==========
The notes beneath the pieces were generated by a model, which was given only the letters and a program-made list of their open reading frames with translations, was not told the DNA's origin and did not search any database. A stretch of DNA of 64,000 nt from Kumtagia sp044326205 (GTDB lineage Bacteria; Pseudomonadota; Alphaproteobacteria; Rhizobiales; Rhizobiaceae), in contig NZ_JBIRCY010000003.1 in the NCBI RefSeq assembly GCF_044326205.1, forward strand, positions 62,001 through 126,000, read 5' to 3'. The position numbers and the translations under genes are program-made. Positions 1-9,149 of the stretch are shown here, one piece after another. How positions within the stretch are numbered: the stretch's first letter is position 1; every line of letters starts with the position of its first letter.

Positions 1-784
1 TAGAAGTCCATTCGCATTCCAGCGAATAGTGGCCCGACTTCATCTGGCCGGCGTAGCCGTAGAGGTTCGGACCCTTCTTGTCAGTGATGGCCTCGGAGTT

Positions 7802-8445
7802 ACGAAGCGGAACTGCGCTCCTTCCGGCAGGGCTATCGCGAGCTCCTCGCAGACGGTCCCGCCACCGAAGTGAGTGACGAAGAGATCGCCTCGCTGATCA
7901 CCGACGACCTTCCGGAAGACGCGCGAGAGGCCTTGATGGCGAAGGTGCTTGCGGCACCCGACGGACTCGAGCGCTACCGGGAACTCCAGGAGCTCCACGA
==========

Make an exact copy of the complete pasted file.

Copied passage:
The notes beneath the pieces were generated by a model, which was given only the letters and a program-made list of their open reading frames with translations, was not told the DNA's origin and did not search any database. A stretch of DNA of 64,000 nt from Kumtagia sp044326205 (GTDB lineage Bacteria; Pseudomonadota; Alphaproteobacteria; Rhizobiales; Rhizobiaceae), in contig NZ_JBIRCY010000003.1 in the NCBI RefSeq assembly GCF_044326205.1, forward strand, positions 62,001 through 126,000, read 5' to 3'. The position numbers and the translations under genes are program-made. Positions 1-9,149 of the stretch are shown here, one piece after another. How positions within the stretch are numbered: the stretch's first letter is position 1; every line of letters starts with the position of its first letter.

Positions 1-784
1 TAGAAGTCCATTCGCATTCCAGCGAATAGTGGCCCGACTTCATCTGGCCGGCGTAGCCGTAGAGGTTCGGACCCTTCTTGTCAGTGATGGCCTCGGAGTT

Positions 7802-8445
7802 ACGAAGCGGAACTGCGCTCCTTCCGGCAGGGCTATCGCGAGCTCCTCGCAGACGGTCCCGCCACCGAAGTGAGTGACGAAGAGATCGCCTCGCTGATCA
7901 CCGACGACCTTCCGGAAGACGCGCGAGAGGCCTTGATGGCGAAGGTGCTTGCGGCACCCGACGGACTCGAGCGCTACCGGGAACTCCAGGAGCTCCACGA